The opinion of the court was delivered by: Judge Caldwell
Iqbal Aujla, a convicted foreign national confined by the Federal Bureau of Prisons ("BOP"), filed a habeas corpus petition via 28 U.S.C. § 2241 seeking judicial review of the denial of his request to be transferred to Canada pursuant to the Convention on the Transfer of Sentenced Prisoners ("the Treaty"), 22 I.L.M. 530 (1983).*fn1
For the reasons that follow, the Court will require Aujla to file an amended petition to allege facts supporting his claim that the BOP's denial was "arbitrary, capricious and discriminatory."
On November 7, 2003, Petitioner, a native or national of Canada, was convicted by the United States District Court for the Western District of New York as follows:
60 months on one count (Count II of 03-CR-0073S) of knowingly bringing in and harboring aliens for financial gain, 36 months on one count (Count I of 03-CR-0073S) of knowingly bringing in and harboring aliens for financial gain, and 36 months on one count (Count I of 03-CR-0099S) of knowingly bringing in and harboring aliens for financial gain, all in violation of 8 U.S.C. § 1324, all Counts to run concurrently and 1 day to be served consecutively, and a three year period of supervised release to run concurrently. (Doc. 1-1, Transfer Order, p. 3; Doc 1-2, Habeas Petition, App. 2, Judgment of Sentence). The sentencing court "recommend[ed] that [Aujla] be eligible for the Treaty Transfer Program." (Id.).
On July 18, 2006, Aujla filed a Petition for Judicial Review with the sentencing court, challenging a determination of the United States Department of Justice, dated July 10, 2006, denying his request, pursuant to 18 U.S.C. § 4100, for transfer to Canada. (Doc. 1-2, Habeas Petition, App. 1, Letter from Chief Wolff, International Prison Transfer Unit). Aujla's transfer request was denied "because the prisoner is a poor candidate due to his criminal history." (Id.)
Aujla claims the denial of his request was "arbitrary, capricious and discriminatory" and "inconsistent" with the sentencing court's recommendation. (Doc. 1-2, Habeas Petition).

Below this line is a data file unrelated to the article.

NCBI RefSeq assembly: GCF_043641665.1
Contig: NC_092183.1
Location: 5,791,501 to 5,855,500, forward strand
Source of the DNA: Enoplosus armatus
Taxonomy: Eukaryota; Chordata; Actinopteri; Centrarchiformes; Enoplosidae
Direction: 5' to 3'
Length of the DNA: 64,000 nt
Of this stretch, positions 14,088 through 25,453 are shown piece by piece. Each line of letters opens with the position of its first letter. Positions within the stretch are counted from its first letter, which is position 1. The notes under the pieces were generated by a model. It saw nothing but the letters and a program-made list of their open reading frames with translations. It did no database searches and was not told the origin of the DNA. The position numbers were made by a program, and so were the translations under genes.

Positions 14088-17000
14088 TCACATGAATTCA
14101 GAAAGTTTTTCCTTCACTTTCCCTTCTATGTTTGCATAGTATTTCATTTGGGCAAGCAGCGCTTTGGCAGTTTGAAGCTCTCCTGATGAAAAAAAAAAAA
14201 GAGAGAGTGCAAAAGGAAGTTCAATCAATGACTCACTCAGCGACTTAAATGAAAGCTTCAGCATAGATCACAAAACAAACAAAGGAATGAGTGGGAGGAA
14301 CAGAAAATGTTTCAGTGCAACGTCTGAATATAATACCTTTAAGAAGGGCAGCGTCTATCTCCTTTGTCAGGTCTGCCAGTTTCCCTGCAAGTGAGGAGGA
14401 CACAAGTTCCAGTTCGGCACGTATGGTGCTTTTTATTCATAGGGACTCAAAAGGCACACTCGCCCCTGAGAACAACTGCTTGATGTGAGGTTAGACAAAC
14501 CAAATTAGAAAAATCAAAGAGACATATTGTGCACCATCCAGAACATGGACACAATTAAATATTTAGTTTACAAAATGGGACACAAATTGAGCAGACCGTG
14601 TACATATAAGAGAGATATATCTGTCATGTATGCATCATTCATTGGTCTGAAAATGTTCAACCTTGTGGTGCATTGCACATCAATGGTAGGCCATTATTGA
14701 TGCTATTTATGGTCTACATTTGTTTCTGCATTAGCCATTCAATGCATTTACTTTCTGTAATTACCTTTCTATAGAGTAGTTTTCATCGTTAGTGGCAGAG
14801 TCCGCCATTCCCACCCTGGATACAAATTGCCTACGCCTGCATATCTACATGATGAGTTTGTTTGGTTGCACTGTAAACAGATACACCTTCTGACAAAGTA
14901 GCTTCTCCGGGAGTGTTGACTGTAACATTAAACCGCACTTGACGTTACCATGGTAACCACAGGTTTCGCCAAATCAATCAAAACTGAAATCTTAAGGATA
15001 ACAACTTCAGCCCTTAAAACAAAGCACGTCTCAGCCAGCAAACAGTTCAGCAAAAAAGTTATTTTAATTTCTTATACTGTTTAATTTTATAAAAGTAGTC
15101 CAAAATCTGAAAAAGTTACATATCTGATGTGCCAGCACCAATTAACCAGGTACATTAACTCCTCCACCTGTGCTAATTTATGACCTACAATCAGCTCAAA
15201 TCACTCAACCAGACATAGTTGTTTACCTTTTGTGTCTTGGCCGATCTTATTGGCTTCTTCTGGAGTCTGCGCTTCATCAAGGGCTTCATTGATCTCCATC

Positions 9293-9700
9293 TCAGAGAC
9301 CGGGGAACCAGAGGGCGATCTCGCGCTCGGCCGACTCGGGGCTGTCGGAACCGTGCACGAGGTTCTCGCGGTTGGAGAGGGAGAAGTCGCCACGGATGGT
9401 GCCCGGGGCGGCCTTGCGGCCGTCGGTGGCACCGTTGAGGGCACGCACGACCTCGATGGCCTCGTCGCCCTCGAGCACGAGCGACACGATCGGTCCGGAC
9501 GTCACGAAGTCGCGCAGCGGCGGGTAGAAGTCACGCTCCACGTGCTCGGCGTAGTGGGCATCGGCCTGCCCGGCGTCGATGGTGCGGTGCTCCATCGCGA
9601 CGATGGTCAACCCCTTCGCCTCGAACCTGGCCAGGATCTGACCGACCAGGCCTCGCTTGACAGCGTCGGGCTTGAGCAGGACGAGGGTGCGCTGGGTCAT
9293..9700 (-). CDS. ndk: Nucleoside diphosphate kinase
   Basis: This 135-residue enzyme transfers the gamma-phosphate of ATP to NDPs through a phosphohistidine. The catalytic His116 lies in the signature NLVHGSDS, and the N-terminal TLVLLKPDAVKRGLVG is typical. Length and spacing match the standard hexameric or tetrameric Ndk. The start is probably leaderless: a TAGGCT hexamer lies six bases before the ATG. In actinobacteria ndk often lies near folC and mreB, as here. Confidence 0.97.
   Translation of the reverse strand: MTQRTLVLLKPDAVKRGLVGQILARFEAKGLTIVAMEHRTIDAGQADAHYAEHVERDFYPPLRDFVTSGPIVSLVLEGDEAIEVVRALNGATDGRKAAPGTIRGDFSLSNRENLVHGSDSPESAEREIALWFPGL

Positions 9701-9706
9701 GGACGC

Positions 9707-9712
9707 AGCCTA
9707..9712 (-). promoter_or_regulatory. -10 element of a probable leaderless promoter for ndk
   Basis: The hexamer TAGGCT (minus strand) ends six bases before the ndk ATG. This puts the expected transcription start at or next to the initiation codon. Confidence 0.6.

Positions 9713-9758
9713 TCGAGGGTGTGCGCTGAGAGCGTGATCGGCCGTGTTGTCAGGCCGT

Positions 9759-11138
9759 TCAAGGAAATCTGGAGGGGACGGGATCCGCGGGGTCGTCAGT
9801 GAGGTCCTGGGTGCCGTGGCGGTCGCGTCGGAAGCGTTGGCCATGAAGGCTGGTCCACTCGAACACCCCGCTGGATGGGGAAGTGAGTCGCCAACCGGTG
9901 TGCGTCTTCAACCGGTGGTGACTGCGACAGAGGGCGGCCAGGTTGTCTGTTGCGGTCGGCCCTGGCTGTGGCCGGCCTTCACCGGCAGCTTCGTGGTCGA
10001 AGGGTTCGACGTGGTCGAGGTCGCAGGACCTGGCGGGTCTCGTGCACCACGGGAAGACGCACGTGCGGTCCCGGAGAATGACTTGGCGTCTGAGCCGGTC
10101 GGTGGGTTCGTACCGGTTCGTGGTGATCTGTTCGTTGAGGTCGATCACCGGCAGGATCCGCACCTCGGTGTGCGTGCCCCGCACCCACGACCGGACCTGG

The Transfer of Offenders to and from Foreign Countries Act, 18 U.S.C. §§ 4100-4115, authorizes the Attorney General to implement the Treaty. The Attorney General is authorized to approve or disapprove individual transfers of convicted foreign nationals to countries of which they are citizens or nationals under international prison transfer treaties, see 18 U.S.C. § 4102(1), and is further authorized "to delegate the authority conferred by this chapter to officers of the Department of Justice." See 18 U.S.C. § 4102(11). That authority has been delegated to the BOP. See 28 C.F.R. § 0.96b.
A prisoner has no protected liberty interest in a transfer under the Treaty because the decision whether to transfer a prisoner is within the Attorney General's unfettered discretion. See Bagguley v. Bush, 953 F.2d 660, 662 (D.C. Cir. 1991); Coleman v. Reno, 91 F. Supp. 2d 130, 132 (D.D.C. 2000).
However, when the agency exercises its discretion in an constitutionally impermissible manner, it is subject to judicial review. See Cheong Wai Wong v. Warden, FCI Raybrook, 171 F.3d 148, 149 (2d Cir. 1999)(per curiam)(citing Webster v. Doe, 486 U.S. 592, 603-05, 108 S.Ct. 2047, 100 L.Ed.2d 632 (1988)).
Aujla cites two bases for our jurisdiction to review his petition: (1) the denial was "inconsistent" with the sentencing court's recommendation; and (2) the denial ...